Fines and jail: what landlords can look forward to if they get letting wrong
There are currently nearly 150 ‘Statutory Provisions’ that apply to lettings and the benefit of much of the legislation – particularly the laws that have come into force since 2006 – is that properties have become safer for tenants. Landlords now have a high degree of responsibility for the health and safety of their tenants, from removing potential hazards and installing fire safety measures to ensuring the fabric of the property itself is maintained to a good standard.
Until recently, the problem for the industry as a whole was a lack of enforcement of these regulations by local authorities. Media reports of rogue landlords and slum properties encouraged the government to put forward yet more bills and pass more legislation, which only made things more onerous for law-abiding landlords (the majority) while the unscrupulous ones simply continued to ignore their obligations.
The main issue for local authorities was a lack of resources to identify and prosecute the rogues. Even when they did find them, the maximum civil penalty they could impose was £5,000 and, in reality, the average fine was just £1,500 – not a huge deterrent.
However, in April this year, new legislation came into force allow councils to apply fines of up to £30,000 if they find a property isn’t being let safely and legally to tenants. They can also ban the worst landlords from letting for twelve months and share these details with other councils across the country. Importantly for the local authorities, the income raised from these penalties can be ring-fenced to help them fund further enforcement activity by the council.
How landlords have been targeted so far
Some councils have been more diligent than others in pursuing and clamping down on landlords who violate letting regulations. Newham Borough Council, for example, has funded their enforcement activity since 2013 by imposing a licence fee on all landlords. In the four years to January 2017, they prosecuted 1,000 landlords and banned 28 from letting property. The borough is now responsible for 70% of all landlord prosecutions across London, which shows what can be achieved by a pro-active council.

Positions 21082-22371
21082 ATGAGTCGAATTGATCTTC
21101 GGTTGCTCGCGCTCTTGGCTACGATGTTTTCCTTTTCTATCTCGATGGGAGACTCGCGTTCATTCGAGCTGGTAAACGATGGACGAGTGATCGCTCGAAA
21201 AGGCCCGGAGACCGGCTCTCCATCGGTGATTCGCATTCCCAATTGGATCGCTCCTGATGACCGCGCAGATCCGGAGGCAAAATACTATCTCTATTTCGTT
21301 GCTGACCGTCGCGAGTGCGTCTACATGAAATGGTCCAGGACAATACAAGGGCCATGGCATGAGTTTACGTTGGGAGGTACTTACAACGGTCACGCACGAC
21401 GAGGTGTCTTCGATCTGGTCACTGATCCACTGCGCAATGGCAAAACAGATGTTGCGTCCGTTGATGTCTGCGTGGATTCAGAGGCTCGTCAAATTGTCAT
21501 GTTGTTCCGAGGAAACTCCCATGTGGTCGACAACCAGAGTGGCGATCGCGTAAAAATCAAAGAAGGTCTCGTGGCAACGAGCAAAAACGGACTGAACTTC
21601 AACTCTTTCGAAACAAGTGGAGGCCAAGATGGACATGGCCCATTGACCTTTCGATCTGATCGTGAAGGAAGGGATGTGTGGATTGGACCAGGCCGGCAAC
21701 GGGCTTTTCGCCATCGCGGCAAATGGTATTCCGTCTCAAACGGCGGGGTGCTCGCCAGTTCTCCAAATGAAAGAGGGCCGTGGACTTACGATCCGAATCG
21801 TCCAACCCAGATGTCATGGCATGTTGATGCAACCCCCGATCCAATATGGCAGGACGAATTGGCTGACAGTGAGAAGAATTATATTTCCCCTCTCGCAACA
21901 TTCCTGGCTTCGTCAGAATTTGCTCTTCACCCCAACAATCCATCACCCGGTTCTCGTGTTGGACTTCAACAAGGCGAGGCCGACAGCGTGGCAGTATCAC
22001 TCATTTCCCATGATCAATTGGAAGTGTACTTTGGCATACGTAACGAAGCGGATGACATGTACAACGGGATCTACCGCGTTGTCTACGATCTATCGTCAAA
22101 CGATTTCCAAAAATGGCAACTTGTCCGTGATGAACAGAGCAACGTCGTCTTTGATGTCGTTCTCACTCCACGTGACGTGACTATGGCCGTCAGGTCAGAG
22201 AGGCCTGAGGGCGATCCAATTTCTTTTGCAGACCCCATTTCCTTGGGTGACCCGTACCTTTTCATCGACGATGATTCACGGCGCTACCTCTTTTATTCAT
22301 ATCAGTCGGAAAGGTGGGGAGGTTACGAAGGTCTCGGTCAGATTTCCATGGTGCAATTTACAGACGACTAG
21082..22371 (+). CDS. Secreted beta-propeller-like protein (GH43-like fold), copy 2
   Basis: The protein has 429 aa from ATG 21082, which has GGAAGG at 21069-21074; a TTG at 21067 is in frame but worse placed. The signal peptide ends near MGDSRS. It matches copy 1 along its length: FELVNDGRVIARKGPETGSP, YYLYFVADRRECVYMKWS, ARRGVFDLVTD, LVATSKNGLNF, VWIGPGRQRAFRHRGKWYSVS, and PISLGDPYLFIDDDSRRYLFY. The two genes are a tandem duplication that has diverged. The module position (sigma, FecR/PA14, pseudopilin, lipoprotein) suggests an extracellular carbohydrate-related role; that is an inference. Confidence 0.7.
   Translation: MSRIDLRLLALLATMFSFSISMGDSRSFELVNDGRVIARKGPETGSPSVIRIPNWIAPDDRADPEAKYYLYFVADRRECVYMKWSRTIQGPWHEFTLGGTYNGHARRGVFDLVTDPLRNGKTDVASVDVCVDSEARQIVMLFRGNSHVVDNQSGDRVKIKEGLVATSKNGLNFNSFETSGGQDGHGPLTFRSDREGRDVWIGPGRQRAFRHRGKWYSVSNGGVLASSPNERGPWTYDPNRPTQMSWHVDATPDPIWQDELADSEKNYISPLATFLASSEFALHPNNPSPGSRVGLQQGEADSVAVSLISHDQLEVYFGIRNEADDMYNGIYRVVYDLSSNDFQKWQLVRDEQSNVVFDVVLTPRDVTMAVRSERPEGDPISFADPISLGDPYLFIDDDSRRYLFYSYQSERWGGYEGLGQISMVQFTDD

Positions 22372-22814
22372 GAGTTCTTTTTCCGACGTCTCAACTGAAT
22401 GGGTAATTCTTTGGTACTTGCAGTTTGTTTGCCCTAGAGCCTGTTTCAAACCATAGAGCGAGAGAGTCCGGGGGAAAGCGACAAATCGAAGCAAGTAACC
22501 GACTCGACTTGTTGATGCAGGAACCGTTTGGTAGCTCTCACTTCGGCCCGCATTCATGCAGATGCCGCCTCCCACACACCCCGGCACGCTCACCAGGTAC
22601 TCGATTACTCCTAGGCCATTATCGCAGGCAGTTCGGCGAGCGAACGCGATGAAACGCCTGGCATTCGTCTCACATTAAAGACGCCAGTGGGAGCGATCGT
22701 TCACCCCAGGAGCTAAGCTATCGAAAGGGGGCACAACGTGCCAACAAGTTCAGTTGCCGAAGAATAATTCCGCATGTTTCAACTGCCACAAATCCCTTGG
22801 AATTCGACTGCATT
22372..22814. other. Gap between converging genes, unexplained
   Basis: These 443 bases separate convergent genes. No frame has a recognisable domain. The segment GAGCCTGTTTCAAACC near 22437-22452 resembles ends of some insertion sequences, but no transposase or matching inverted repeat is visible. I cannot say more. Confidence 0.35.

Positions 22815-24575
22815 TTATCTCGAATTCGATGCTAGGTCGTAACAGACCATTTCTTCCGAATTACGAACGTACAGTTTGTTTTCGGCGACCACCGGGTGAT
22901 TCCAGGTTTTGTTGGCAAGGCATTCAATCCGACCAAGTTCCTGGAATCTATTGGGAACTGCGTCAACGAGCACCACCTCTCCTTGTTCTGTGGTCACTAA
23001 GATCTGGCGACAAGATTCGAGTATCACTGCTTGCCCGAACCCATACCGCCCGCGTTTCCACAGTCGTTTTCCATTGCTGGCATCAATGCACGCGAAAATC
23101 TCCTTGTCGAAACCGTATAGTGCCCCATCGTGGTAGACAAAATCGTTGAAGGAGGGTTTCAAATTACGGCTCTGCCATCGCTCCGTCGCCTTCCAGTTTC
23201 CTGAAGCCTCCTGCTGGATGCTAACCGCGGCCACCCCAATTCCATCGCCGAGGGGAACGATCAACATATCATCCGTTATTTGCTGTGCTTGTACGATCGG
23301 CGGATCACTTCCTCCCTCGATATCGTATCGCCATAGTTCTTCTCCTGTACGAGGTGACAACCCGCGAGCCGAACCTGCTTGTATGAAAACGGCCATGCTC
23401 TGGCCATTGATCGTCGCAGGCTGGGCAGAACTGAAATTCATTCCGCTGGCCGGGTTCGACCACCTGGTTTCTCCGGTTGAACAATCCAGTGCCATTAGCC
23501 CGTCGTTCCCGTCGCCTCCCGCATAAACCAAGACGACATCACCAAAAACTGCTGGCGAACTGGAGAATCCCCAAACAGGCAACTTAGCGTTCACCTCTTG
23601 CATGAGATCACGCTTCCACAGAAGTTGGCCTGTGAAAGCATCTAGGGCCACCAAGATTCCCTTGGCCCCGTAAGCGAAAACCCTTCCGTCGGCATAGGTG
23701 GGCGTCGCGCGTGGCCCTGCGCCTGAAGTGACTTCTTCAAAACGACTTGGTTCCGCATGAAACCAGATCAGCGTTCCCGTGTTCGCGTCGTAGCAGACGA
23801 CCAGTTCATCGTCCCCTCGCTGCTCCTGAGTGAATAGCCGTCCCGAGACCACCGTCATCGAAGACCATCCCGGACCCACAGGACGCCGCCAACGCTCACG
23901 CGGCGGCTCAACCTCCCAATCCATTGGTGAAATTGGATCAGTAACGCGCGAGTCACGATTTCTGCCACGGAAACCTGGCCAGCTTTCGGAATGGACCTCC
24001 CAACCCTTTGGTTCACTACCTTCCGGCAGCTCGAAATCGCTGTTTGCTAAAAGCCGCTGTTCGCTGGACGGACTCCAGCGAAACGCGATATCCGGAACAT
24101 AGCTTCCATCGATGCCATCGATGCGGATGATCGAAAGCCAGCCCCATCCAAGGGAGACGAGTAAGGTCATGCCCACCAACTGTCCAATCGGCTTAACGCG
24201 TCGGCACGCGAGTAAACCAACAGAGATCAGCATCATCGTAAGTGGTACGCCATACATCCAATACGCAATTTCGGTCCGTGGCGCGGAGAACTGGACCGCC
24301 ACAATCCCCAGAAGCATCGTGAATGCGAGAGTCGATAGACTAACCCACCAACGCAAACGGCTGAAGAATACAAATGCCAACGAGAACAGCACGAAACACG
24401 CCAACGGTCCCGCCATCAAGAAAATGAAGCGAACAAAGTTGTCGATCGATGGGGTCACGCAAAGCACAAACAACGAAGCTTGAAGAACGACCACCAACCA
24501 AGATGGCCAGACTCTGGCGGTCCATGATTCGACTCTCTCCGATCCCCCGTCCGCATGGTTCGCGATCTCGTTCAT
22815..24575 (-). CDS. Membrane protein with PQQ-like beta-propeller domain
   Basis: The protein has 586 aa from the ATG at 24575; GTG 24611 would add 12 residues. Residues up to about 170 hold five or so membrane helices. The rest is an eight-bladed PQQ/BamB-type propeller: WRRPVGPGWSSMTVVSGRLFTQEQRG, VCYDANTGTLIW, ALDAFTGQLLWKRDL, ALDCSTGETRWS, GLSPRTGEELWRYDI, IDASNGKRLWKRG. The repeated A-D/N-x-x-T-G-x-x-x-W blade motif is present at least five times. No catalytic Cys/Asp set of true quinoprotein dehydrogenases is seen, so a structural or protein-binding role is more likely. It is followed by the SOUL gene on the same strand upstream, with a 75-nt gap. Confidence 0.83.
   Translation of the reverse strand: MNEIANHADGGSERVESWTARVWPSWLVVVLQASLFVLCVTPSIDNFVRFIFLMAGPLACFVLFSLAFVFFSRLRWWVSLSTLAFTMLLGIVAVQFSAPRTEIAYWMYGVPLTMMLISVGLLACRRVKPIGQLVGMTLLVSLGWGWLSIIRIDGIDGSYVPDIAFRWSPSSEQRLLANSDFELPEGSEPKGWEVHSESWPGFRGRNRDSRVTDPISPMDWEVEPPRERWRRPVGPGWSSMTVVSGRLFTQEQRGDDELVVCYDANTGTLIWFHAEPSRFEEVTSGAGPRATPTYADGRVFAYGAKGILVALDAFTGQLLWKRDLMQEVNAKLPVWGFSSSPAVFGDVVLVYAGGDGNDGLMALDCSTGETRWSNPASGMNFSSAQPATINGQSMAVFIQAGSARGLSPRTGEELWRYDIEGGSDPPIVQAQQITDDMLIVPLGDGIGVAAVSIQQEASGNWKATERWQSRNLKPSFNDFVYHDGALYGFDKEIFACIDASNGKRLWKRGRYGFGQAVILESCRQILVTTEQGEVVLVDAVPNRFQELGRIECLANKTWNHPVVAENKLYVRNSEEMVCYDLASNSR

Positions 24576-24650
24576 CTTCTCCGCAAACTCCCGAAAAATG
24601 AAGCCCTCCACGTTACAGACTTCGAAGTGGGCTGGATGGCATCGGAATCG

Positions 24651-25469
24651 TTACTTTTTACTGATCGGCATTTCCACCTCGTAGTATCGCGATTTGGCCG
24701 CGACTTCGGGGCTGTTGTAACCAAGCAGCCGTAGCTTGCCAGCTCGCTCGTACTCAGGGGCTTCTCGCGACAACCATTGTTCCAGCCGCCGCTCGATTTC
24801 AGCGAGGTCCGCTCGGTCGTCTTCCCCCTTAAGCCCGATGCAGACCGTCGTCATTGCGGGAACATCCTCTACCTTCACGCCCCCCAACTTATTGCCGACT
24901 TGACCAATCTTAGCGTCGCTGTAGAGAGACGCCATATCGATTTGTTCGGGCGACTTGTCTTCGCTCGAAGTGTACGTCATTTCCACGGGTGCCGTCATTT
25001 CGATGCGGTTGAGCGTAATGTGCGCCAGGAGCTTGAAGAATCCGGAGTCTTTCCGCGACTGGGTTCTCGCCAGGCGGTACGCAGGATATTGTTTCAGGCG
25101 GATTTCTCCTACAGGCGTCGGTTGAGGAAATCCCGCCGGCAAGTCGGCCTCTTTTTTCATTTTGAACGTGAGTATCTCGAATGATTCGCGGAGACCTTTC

The Mayor of Newham, Sir Robin Wales, says, “This scheme is driving up standards in the borough, and other councils around the country who’ve seen its success are starting to introduce their own schemes.”
Oxford City Council regularly publish fines that have been handed out to landlords, listing the reasons why they were charged. In 2016, three landlords were fined a total of £11,000 for failing to licence their HMOs, not having the right level of fire safety and demonstrating a poor level of maintenance.
And in February this year, a Manchester landlord was jailed for 45 months by Bolton crown court for a number of crimes, including fabricating tenancy agreements and taking holding deposits from multiple prospective tenants for the same property then telling them they had failed the credit check. He was also ordered to pay back £100,000, pay court costs of £125,000 and was disqualified from being a company director for 10 years.
Reasons you could be fined or jailed
You shouldn’t be under any illusion about the importance of complying with lettings regulations. These laws are not ‘guidelines’, they are legal requirements and obligations and if you do not comply, you can face fines and – in the most serious cases – jail time. For almost all violations, you will receive a warning in the first instance and be given the opportunity to put things right. However, if you continue to flout the law, you will be penalised, so you need to take all your obligations very seriously. For example:
- Violating the Housing Act 2004, including: failure to comply with an improvement notice, failing to license an HMO, contravention of an overcrowding notice, failing to comply with management regulations for an HMO
- Letting to someone you know does not have the legal right to be in the UK
- Failure to protect a tenant’s deposit
- Health and safety violations that result in a tenant or visitor to the property being injured or dying
- Civil penalty of up to £30,000
- Up to five years in prison or an unlimited fine
- Unlimited fines, but generally calculated at three times the initial deposit taken
- Unlimited fines or a jail term for manslaughter
In short, you can be fined up to £30,000 by your local authority for violating any lettings legislation, under civil penalty legislation, without the need for them to take you to court. And your negligence results in the injury or death of one of your tenants, or you persistently flout the law, you are likely to face prison time.
This is why it is so important for landlords to take expert advice and make use of the services offered by self-regulated letting agents who are RICS, NALS or ARLA members, to ensure every rental property is legally compliant. If you receive any communication from your local authority regarding an alleged violation of any lettings laws, consult a lettings legal expert immediately.